Edit: Thinking on it, there were only a handful of moments that struck me as overtly poor writing, and overall I thought the game had a serviceable storyline, at the very least. More emotionally compelling than previous FE installments. It seemed like there was more wasted potential than anything else.

That's the heart of the problem though; there was so very much potential and it's depressing to see how much they hamstrung their own efforts at every step. They talked a big game and didn't deliver. I'd describe Fates as having the potential to be the best Fire Emblem story, and by its own ambition, the most botched story of the entire series.

Edited by NekoKnight

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- The war. Every game about war needs one so we can have all the fun battles! Except there is no reason to push the war from the Nohrian's part. Nohrian civilians suffer on all routes, and it's not like the Hoshidan royalties aren't willing to provide resource assistance (well, it's not like there's any proper diplomatic negotiation anyway). Justification? Make all Nohrian leaders completely evil and sadistic for the sake of being evil, with the king being a slime monster that only wants to destroy the world. There, you have someone continuing the war for you. Have fun playing all the pointless battles and watching all the pointless deaths. Conveniently, no one among the Nohrian leadership is opposing them (do such a person or authority even exist?), even when what they're doing are clearly not to the kingdom's or anyone's benefit.

I honestly wouldn't only call that an example of game design shaping the narrative in a shoddy way. I would also call that an example of a problematic approach to narrative independent of strictly game design.

Fake Garon, Ganz, and Macbeth all being cartoon villains not only helps make the war between the kingdoms noticeably less muddy, but also to make sure Kamui isn't vilified. Everyone in Nohr's leadership who never sides with Kamui is a dastardly bad man. Its not like say, the French Revolution where neither King Louis XVI or Queen Marie Antoinettte were baby eaters who apparently had nothing better to do than make their adopted child cry.

Awakening wasn't much better in its portrayal of Ylisse's enemies. All considered, I would call this a shift in narrative approach since Gaiden and Thracia 776 both had muddier wars than Fates.

Edited by Alazen

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I definitely think the game's narrative would've been improved it Kamui wasn't a self-insert to be catered to. I really miss having some characters in the army HATE the lord, ex: Raven with Hector and Shinon with Ike. It feels like we'll never see that again, let alone the random recruits that join the army with no connection to the lord's motivations. Instead Kamui can do no wrong and the entire Nohr route is about Gooran wanting them to cry.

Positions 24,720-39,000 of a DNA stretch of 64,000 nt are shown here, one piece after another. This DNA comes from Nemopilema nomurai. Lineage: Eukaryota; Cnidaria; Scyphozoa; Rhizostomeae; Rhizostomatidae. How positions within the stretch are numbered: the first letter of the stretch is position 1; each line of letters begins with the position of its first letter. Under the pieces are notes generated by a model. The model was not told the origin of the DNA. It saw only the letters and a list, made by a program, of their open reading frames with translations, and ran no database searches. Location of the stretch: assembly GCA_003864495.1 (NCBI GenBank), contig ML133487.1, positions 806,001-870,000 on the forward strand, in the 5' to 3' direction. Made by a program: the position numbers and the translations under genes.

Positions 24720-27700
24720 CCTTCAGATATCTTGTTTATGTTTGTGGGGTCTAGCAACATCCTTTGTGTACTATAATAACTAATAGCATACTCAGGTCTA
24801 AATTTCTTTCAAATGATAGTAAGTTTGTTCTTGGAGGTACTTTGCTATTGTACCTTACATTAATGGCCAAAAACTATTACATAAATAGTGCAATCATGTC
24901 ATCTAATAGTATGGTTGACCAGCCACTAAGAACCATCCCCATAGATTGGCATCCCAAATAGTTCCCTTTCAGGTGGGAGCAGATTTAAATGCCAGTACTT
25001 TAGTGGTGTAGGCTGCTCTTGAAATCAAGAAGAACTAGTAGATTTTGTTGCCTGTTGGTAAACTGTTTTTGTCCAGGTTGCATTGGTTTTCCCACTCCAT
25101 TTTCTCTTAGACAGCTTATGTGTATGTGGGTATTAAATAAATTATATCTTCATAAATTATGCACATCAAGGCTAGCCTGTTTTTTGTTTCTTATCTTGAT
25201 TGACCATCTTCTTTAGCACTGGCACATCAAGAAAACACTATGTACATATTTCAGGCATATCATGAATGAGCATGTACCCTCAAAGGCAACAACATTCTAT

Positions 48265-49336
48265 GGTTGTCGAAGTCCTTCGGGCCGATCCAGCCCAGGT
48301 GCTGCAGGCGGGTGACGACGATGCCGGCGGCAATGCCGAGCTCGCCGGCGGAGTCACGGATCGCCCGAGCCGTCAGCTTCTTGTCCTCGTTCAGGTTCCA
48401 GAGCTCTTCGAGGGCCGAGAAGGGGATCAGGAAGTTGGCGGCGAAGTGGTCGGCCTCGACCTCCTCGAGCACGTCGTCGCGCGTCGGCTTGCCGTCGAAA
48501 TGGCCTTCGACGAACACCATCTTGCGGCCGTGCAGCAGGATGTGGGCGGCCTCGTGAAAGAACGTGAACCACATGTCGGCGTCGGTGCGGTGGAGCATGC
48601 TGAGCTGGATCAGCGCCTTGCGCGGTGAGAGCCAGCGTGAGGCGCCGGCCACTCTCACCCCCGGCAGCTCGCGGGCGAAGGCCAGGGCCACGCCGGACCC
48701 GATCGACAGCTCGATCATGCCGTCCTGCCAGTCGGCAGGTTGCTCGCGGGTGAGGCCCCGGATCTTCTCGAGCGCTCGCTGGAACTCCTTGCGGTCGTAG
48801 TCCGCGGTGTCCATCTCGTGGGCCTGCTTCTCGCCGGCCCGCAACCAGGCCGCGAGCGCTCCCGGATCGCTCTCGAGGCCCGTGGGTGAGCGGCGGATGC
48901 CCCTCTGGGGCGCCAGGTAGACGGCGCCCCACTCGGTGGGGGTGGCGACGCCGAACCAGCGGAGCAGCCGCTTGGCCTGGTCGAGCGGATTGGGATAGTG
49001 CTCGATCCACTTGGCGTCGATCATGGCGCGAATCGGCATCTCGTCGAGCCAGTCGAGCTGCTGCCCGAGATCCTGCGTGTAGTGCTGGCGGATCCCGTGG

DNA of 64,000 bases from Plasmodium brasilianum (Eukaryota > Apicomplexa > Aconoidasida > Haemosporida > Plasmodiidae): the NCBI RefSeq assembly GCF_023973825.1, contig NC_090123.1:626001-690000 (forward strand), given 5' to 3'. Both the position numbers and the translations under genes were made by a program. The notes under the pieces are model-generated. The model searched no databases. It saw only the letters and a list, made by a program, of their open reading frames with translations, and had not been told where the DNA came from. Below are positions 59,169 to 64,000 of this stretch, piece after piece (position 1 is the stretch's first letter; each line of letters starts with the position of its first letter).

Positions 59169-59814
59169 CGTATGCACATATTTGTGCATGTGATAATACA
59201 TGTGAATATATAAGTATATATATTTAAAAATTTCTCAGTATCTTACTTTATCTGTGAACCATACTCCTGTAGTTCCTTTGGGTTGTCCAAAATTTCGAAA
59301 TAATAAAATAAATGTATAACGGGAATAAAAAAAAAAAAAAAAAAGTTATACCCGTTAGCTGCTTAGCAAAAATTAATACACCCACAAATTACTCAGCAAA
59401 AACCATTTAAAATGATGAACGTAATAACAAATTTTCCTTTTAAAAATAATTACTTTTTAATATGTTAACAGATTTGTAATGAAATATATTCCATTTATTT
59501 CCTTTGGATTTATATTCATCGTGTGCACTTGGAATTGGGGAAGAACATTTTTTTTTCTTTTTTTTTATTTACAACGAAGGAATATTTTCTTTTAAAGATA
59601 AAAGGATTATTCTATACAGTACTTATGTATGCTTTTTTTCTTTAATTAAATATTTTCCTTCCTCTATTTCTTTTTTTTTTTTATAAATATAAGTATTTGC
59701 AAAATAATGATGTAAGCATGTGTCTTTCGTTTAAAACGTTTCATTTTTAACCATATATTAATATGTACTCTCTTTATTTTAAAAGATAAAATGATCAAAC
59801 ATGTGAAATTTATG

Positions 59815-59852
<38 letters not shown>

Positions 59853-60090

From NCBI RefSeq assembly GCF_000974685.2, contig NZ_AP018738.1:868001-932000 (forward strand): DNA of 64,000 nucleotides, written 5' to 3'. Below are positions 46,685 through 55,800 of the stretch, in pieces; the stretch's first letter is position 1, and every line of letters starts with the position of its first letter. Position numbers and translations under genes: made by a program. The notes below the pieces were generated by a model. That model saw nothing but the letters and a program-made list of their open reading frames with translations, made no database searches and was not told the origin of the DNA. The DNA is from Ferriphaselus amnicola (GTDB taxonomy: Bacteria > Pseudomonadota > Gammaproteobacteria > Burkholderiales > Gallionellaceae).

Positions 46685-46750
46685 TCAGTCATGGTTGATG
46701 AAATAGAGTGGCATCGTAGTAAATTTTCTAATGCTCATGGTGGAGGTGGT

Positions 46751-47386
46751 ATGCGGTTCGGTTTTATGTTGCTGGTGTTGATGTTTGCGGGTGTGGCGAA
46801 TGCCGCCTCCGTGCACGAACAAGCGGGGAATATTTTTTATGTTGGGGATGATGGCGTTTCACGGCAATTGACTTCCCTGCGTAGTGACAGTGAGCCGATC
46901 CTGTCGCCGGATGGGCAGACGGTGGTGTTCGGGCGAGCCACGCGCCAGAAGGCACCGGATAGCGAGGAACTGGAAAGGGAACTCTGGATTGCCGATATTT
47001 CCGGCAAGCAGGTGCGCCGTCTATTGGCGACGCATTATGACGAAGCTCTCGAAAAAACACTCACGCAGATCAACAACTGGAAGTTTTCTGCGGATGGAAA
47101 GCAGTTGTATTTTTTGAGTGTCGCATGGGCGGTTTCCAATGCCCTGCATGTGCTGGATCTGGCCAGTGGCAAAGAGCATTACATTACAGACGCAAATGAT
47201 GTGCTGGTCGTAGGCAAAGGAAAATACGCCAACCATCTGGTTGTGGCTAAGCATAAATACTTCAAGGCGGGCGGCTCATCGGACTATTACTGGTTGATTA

Nohr!Takumi was close, and he had very good reason to hate Kamui on that path too. And he was denied his justifiable dislike for Kamui by the end of it. If anyone who hates the self-insert is just going to have what happened to Takumi happen to them, it might be less rage-inducing for the players if they don't try to make a token "this person doesn't like the lord" guy.

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I'm convinced post-Radiant Dawn FE will never feature a character who plays a role like August from Thracia 776 while also treating said character with a passable level of respect.

August makes it a point to tell Leif when he's being a dope (see Leif on Thracian banditry) or when he's screwing up (and boy does Leif screw up). He never takes it back, he's not acting from a grudge against Leif or what should be called a personal problem, and while Dorias does clash with him he does so over more than how he acts towards Leif (and even Dorias opposes attacking Alster).

Edited by Alazen

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That's the heart of the problem though; there was so very much potential and it's depressing to see how much they hamstrung their own efforts at every step. They talked a big game and didn't deliver. I'd describe Fates as having the potential to be the best Fire Emblem story, and by its own ambition, the most botched story of the entire series.

I guess I just didn't let that ruin the narrative for me then. Even in its canon form the story didn't strike me as bad. Fates is the only series installment to get me emotional which more than makes up for the plot contrivances for me. It's not like FE hasn't had exposition dumping characters, silly plot moments, and wasted potential before. This time they just did a much better job pulling at your heartstrings, and that easily bumps FE14 above the other FE games I've played.